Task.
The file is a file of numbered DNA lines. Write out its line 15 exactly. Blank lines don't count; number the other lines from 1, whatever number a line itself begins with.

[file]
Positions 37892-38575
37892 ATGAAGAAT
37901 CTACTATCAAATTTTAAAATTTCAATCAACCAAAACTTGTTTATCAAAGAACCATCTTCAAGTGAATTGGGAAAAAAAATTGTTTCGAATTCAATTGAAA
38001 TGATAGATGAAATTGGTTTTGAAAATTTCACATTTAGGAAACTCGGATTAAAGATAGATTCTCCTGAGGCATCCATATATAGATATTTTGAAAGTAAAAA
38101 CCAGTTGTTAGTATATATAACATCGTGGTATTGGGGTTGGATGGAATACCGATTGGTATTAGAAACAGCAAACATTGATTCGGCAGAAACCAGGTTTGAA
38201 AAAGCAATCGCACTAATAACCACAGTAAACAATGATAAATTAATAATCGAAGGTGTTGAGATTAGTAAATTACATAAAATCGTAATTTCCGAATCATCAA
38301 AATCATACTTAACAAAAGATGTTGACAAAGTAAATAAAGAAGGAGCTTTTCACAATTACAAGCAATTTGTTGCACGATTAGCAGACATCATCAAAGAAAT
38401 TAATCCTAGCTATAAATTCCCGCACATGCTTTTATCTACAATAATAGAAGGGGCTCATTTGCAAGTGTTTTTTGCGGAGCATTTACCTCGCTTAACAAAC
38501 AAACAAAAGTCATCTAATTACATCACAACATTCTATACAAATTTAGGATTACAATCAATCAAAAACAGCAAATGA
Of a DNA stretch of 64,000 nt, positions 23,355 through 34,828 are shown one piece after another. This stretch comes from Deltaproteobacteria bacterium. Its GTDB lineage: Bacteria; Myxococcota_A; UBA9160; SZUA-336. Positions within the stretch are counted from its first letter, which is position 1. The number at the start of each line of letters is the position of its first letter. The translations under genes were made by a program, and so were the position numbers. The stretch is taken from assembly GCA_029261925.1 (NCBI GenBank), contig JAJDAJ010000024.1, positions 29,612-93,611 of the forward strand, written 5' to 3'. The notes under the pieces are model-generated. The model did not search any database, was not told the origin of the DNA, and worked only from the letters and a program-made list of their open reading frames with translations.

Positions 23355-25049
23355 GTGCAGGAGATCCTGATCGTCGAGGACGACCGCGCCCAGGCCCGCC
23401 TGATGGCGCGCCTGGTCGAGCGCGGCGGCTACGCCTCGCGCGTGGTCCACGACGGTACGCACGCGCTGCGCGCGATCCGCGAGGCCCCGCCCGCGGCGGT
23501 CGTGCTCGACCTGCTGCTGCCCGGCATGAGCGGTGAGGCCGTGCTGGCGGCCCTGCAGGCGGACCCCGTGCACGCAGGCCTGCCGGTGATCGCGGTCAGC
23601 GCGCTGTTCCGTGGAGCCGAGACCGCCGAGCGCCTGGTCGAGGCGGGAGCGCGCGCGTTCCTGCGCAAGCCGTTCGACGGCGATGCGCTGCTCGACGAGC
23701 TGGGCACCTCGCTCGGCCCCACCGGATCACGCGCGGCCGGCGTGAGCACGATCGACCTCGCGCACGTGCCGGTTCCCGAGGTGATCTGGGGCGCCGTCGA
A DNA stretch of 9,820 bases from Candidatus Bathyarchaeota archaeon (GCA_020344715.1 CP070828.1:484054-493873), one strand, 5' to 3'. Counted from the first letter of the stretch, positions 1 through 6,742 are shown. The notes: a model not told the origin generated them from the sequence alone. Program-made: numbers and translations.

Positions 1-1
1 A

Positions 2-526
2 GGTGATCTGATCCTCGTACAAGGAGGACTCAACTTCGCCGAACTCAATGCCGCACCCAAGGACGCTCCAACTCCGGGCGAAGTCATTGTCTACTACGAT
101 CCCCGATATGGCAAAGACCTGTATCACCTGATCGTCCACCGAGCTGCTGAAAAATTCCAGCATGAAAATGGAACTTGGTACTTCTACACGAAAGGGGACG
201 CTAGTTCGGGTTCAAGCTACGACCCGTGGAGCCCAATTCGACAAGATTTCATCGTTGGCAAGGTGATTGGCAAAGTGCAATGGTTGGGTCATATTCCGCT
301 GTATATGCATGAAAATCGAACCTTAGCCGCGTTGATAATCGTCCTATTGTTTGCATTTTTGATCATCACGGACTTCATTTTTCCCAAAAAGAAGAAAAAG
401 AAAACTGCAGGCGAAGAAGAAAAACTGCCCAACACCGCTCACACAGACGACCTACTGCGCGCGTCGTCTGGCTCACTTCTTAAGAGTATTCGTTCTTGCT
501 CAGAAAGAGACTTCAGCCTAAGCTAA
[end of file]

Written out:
23601 GCGCTGTTCCGTGGAGCCGAGACCGCCGAGCGCCTGGTCGAGGCGGGAGCGCGCGCGTTCCTGCGCAAGCCGTTCGACGGCGATGCGCTGCTCGACGAGC